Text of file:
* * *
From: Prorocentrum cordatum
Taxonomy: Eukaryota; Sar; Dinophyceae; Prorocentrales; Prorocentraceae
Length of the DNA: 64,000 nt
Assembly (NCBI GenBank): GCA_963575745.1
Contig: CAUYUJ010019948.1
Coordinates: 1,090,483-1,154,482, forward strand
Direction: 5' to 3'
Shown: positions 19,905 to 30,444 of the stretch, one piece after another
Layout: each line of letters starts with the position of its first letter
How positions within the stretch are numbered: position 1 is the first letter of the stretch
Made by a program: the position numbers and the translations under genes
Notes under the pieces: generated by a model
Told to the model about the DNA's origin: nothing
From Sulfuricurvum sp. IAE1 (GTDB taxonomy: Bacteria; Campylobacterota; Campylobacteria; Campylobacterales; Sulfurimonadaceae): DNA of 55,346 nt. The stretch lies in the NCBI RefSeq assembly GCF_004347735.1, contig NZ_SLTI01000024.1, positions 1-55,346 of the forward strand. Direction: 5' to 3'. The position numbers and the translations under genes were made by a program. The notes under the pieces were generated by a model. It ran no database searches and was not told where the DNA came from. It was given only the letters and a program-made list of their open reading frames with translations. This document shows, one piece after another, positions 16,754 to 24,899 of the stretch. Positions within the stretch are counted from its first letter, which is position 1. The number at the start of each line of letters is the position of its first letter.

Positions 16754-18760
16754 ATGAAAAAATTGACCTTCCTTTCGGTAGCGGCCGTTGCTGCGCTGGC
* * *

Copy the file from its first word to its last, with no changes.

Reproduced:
From: Prorocentrum cordatum
Taxonomy: Eukaryota; Sar; Dinophyceae; Prorocentrales; Prorocentraceae
Length of the DNA: 64,000 nt
Assembly (NCBI GenBank): GCA_963575745.1
Contig: CAUYUJ010019948.1
Coordinates: 1,090,483-1,154,482, forward strand
Direction: 5' to 3'
Shown: positions 19,905 to 30,444 of the stretch, one piece after another
Layout: each line of letters starts with the position of its first letter
How positions within the stretch are numbered: position 1 is the first letter of the stretch
Made by a program: the position numbers and the translations under genes
Notes under the pieces: generated by a model
Told to the model about the DNA's origin: nothing
From Sulfuricurvum sp. IAE1 (GTDB taxonomy: Bacteria; Campylobacterota; Campylobacteria; Campylobacterales; Sulfurimonadaceae): DNA of 55,346 nt. The stretch lies in the NCBI RefSeq assembly GCF_004347735.1, contig NZ_SLTI01000024.1, positions 1-55,346 of the forward strand. Direction: 5' to 3'. The position numbers and the translations under genes were made by a program. The notes under the pieces were generated by a model. It ran no database searches and was not told where the DNA came from. It was given only the letters and a program-made list of their open reading frames with translations. This document shows, one piece after another, positions 16,754 to 24,899 of the stretch. Positions within the stretch are counted from its first letter, which is position 1. The number at the start of each line of letters is the position of its first letter.

Positions 16754-18760
16754 ATGAAAAAATTGACCTTCCTTTCGGTAGCGGCCGTTGCTGCGCTGGC